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Changes to Rule 76- Simplified Procedure, What Does This Mean?

Changes to Rule 76- Simplified Procedure, What Does This Mean?

As of January 1, 2010, changes have been made to Rule 76 and they include:

• Increase in monetary jurisdiction to $200,000
• No distinction between ordinary and summary trials
• Jury trials are permitted only in matter of slander, libel malicious arrest or prosecution and false imprisonment
• Oral discovery is increased to 3 hours
• Pre-trial conferences must be scheduled in compliance with rule 50.02
• Parties must agree to trial management plan 30 days before the pre-trial conference
• 5 days before the pre-trial conference, parties must file a copy of this proposed trial management plan, along with expert reports, AOD, other documents and a 3-page statement of issues
• Trials will be limited to 5 days maximum
• Parties will not recover costs over $50,000 or disbursements of $25,000-excluding HST

Reasons for these changes?
To streamline claims with small monetary value. The courts are constantly flooded with lawsuits. Increasing monetary jurisdictions and decreasing trial days will help move claims along as quickly and as possible.

The Problem?
Many matters are not being claimed under this procedure. For example, personal injury litigants routinely claim for the defendant’s policy limit (typically $1-2 million), which far exceeds the Rule 76 limit. This is done so even for claims that are within either the jurisdiction of the small claims court or Rule 76.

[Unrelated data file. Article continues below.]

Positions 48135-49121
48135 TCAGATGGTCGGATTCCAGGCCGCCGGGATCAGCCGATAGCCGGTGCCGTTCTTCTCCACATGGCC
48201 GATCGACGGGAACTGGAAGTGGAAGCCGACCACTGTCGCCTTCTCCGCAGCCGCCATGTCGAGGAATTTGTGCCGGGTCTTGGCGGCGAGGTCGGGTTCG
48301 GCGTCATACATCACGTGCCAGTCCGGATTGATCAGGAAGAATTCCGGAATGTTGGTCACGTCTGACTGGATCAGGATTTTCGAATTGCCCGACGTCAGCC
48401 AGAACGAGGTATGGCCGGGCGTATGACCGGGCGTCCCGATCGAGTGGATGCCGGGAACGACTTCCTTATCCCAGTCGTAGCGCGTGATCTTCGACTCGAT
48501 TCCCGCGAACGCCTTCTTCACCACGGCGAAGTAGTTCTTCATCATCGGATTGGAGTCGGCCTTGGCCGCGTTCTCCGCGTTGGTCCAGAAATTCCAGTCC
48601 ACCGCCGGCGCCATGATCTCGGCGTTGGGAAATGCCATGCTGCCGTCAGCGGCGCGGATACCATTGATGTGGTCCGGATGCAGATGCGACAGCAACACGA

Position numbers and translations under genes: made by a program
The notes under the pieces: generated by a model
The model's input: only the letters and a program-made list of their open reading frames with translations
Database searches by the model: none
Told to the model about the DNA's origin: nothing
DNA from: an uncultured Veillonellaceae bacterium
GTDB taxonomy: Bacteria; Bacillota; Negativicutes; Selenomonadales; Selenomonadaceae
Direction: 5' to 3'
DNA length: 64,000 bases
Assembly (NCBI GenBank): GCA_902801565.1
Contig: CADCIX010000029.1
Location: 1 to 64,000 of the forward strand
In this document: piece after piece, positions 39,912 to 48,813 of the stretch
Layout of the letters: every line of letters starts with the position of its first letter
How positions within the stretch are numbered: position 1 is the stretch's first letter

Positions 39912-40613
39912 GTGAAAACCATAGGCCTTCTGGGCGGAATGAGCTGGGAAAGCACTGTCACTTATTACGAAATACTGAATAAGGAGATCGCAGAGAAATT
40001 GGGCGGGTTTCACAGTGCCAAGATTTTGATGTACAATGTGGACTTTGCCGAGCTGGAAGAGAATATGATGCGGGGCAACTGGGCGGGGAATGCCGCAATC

Lawyers and plaintiffs do not always have the insight to calculate the value of the claims before they issue a claim. Physical and mental injuries can be unpredictable and difficult to judge within the 2-year limitation period. Also, making a claim under Rule 76 will mean that the Plaintiffs are admitting that their injuries are not worth over $200,000. This prejudice the Plaintiff’s bargaining position and puts them at an disadvantage.

Are the changes and increase in this Rule going to help? I guess we will have to wait and see.

Disclaimer: The foregoing is for informational purposes only, and should in no way be relied upon as legal advice. For legal advice tailored to your circumstances, please contact PINTO LAW by email or telephone.

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